## Abstract

It is well known that in a nematic liquid crystal the local director is liable to fluctuate in direction, and that the fluctuations contribute a frequency-dependent term to the nuclear magnetic relaxation rate, $1/T_{1}$ (Pincus 1969). Previous attempts to calculate this term are criticized, and an alternative calculation is presented, based on the continuum model developed in earlier papers in this series. The spectral density function $\tilde{J}_{2}(2\omega _{0})$ which occurs in the conventional formula for $1/T_{1}$ is found to contribute a term proportional to ln $(\omega _{0}\tau _{\text{c}})$, where $\tau _{\text{c}}$ is the relaxation time for fluctuation modes at the cut-off wave number $q_{\text{c}}$. This term, hitherto ignored, may be comparable with the leading term proportional to $(\omega _{0}\tau _{\text{c}})^{-\frac{1}{2}}$, which is contributed by $\tilde{J}_{1}(\omega _{0})$, especially in low-$T_{\text{c}}$ nematics at temperatures close to $T_{\text{c}}$, where $\tau _{\text{c}}$ should be large and the order parameter $S_{2}$ is small. In addition, the coefficient of the leading term is found to involve $S_{2}^{2}(S_{2}^{-\frac{1}{3}}-1)$/ln$S_{2}^{-\frac{1}{3}}$, rather than $S_{2}^{2}$ as has hitherto been supposed. A formula is also derived for the rotating-frame relaxation rate, $1/T_{1\rho}$, which includes an unconventional term in ln $(\omega _{1}\tau _{\text{c}})$. This theory, like the theories it is intended to replace, is strictly applicable only to the ring protons on the nematic molecules, and only to the intramolecular as opposed to intermolecular relaxation rates. An attempt is made to compare it with some of the data recorded in the literature, but further experiments on suitably deuterated materials would be needed to check it effectively.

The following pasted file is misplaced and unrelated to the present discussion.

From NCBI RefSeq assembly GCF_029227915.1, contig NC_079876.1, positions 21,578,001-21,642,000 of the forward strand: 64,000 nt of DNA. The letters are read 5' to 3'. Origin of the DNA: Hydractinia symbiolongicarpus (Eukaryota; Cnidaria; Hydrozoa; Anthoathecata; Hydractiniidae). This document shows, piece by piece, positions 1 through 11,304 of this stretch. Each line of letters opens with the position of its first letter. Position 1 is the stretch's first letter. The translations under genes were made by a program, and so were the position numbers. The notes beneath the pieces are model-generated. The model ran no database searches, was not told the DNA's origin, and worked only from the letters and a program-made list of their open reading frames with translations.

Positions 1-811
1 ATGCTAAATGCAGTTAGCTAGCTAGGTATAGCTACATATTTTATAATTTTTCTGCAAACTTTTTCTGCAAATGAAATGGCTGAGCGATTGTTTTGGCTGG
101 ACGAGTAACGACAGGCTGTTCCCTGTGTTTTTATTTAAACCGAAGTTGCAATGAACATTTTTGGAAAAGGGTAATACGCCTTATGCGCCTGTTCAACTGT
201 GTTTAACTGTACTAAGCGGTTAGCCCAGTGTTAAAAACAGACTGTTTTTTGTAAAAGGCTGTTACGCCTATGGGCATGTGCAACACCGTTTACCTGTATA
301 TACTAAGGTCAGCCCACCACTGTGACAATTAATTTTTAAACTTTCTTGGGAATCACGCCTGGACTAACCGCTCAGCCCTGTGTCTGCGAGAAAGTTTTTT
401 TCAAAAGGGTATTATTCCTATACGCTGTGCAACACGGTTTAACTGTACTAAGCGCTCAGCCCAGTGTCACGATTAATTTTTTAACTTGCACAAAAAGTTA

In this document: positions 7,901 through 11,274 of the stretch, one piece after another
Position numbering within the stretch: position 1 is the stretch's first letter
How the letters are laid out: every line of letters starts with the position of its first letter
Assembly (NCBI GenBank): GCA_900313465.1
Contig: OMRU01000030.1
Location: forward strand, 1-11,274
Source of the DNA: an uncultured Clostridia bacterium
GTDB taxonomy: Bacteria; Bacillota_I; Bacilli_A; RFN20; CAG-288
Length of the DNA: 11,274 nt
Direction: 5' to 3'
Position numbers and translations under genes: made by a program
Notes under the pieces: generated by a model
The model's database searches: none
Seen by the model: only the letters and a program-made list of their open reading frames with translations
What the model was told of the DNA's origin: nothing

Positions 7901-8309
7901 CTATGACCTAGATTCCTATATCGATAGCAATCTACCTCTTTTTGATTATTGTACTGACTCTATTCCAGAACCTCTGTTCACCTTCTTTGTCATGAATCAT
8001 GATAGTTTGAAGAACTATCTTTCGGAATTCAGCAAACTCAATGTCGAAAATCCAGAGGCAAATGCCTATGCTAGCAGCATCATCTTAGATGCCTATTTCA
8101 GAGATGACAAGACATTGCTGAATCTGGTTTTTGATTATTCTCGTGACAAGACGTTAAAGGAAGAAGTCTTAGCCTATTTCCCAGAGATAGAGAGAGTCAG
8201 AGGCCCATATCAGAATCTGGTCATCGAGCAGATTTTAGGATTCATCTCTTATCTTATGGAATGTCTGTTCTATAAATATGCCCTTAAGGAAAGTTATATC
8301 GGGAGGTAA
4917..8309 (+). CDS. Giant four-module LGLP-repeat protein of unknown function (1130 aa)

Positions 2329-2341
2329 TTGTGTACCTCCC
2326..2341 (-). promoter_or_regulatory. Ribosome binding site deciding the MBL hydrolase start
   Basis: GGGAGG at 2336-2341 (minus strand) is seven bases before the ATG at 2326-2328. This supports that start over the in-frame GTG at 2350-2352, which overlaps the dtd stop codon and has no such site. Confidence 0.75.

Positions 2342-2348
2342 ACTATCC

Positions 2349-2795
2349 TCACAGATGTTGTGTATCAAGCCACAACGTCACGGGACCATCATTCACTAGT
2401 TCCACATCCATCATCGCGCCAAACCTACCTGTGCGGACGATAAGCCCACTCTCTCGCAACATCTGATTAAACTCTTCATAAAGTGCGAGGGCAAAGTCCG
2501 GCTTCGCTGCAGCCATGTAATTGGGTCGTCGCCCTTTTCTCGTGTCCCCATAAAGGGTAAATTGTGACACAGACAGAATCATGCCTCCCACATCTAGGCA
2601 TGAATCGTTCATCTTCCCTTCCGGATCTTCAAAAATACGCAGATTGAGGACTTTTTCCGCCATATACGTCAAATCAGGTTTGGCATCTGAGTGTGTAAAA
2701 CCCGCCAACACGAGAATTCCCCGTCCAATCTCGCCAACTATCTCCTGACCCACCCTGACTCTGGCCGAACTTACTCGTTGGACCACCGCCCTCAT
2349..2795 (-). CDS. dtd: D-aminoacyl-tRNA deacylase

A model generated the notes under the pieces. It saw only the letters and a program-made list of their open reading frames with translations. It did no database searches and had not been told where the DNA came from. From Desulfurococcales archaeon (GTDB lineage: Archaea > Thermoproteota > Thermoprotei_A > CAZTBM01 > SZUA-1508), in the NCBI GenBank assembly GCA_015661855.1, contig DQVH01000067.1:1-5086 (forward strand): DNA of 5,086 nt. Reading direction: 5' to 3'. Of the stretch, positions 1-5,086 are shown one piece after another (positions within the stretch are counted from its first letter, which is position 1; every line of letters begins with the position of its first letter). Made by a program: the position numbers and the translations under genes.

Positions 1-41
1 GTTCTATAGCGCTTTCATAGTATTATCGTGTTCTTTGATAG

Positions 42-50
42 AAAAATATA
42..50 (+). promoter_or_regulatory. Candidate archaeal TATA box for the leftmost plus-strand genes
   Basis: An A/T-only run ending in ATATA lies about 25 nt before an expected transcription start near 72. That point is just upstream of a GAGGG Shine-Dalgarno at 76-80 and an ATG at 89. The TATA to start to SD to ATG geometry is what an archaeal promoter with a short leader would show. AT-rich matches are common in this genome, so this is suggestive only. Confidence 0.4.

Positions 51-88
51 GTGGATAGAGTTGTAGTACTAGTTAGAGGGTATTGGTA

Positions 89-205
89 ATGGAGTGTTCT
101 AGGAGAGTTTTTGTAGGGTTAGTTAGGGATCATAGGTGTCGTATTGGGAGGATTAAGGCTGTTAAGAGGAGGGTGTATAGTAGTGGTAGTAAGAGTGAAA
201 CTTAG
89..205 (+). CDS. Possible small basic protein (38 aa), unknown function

## Royal Society Login

Sign in for Fellows of the Royal Society

Fellows: please access the online journals via the Fellows’ Room

Not a subscriber? Request a free trial

### Log in using your username and password

### Log in through your institution

Pay Per Article - You may access this article or this issue (from the computer you are currently using) for 30 days.

Regain Access - You can regain access to a recent Pay per Article or Pay per Issue purchase if your access period has not yet expired.